At Milkwood, teachers are dedicated to creating a genuine love of learning within each child. By freely using art, craft, music and language in conjunction with the teaching of academics, learning becomes a living, creative process. Teachers study and work with the indications given by educational philosopher Rudolf Steiner, guided by the nationally accredited Australian Steiner Curriculum framework.
The reverence and respect felt by Steiner teachers for the special qualities of each stage of childhood shapes the school environment, the way teachers communicate with the children, the materials used, the activities undertaken and the approach to learning at each developmental stage.
Rudolf Steiner (1864-1925) was an Austrian philosopher, scientist and humanitarian who has profoundly influenced Western culture. He worked with scientists, artists, doctors, ministers of religion, teachers and industrialists to help transform our civilisation. His work is best known through Steiner Education, Bio-dynamic Agriculture, Anthroposophical Medicine and Architecture. His background in history and civilisations coupled with his observation in life gave the world the gift of Waldorf Education.
Rudolf Steiner was one of the most significant thinkers of the twentieth century, whose work in science, art, agriculture, architecture, health, human development and education continues to be revolutionary today. Rudolf Steiner was born in the Austro-Hungarian empire in 1861 and grew up surrounded by the natural beauty of the Austrian Alps which inspired great wonder and joy, whilst also being exposed to the modern technologies of the era. His father worked as a station master at a small railway station where the young Rudolf Steiner was fascinated by the railway and telecommunications. When he was nine years old, Rudolf Steiner discovered a geometry book belonging to his teacher. He was fascinated and spent many happy hours tackling geometry problems. This same teacher awakened his interest in art and taught him to draw using charcoal. Art is central to the Steiner teaching philosophy. As a teenager, Rudolf Steiner became interested in mathematics and philosophy and from age 15 he tutored fellow pupils and younger children in order to help his parents pay his school fees. His father wanted him to become an engineer, so the family moved nearer to Vienna where Rudolf Steiner could attend university and he began his advanced studies in natural history, physical sciences and mathematics.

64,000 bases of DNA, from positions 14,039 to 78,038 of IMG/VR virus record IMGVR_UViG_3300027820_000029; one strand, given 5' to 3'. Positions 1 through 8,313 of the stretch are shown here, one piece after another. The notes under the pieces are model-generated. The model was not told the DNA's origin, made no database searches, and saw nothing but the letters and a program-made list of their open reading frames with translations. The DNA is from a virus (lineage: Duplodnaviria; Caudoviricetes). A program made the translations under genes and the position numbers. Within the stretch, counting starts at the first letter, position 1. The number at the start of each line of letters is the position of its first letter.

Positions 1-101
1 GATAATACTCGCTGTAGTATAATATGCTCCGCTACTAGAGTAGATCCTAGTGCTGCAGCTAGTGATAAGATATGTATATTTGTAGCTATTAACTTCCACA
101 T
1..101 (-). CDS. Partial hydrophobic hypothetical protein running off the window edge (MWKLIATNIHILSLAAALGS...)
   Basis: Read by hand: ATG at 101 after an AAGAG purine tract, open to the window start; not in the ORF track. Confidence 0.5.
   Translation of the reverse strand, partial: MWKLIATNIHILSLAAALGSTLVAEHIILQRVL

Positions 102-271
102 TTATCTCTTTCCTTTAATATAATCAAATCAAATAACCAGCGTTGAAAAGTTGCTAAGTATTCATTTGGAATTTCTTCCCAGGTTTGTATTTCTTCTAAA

During his university years, Steiner became interested in the scientific writings of Johnannes Wolfgang Von Goethe. In Goethe’s writing Steiner found an appreciation and understanding of the spiritual element that lies behind and within nature. He spent seven years editing the scientific writings of Goethe and published his first major work The Philosophy of Spiritual Activity. In 1902, Steiner began lecturing to the Theosophical Society which developed by 1912 into the Anthroposophical Society. Steiner continued to lecture in Dornach, where he directed the building of the Goetheanum as a centre for the growing international movement. At the end of World War 1, Emil Molt asked Rudolf Steiner to establish a modern school for the children of factory workers.
The first Waldorf school was established in Stuttgart in 1919. There are now over one thousand Steiner Waldorf Schools in over 60 countries around the world. It is the fastest growing independent school movement in the world.